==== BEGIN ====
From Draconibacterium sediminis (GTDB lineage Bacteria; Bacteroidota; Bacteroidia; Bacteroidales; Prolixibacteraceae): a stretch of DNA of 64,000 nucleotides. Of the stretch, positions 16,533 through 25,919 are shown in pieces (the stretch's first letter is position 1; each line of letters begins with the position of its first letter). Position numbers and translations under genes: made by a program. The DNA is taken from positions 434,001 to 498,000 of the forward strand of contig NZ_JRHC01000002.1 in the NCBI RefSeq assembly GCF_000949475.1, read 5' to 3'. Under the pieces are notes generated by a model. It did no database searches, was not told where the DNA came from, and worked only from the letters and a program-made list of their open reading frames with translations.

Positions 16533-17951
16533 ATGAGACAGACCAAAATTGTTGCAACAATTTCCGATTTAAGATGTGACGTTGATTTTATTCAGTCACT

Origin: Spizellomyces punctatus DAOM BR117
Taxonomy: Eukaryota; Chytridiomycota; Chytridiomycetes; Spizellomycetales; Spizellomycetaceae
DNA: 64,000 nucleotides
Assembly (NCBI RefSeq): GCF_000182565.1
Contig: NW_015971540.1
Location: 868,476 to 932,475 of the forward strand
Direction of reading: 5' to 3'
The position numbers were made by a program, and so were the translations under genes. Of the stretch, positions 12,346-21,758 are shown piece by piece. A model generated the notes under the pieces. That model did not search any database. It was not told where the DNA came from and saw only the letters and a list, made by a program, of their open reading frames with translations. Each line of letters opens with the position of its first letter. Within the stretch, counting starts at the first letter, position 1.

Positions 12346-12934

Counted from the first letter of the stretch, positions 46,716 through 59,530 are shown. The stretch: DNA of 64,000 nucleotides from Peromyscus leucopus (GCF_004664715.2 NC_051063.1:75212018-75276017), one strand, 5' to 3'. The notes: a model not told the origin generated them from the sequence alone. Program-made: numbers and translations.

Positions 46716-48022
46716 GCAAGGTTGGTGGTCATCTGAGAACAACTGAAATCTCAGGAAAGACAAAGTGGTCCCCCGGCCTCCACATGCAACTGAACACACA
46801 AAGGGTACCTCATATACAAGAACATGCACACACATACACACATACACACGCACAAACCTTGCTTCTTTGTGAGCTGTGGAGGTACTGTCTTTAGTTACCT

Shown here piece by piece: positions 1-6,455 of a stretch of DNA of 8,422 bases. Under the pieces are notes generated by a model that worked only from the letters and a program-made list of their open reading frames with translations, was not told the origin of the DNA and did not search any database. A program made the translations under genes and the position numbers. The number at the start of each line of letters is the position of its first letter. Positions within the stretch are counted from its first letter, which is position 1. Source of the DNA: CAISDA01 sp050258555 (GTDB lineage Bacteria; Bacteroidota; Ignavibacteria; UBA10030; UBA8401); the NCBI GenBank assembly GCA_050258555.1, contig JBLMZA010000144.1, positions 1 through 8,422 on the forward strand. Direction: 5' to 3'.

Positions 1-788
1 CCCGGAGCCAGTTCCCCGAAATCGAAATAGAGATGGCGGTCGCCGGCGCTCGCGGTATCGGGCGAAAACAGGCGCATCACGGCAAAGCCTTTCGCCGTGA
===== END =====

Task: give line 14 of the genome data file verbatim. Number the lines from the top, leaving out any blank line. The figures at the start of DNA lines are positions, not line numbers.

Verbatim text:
Positions 46716-48022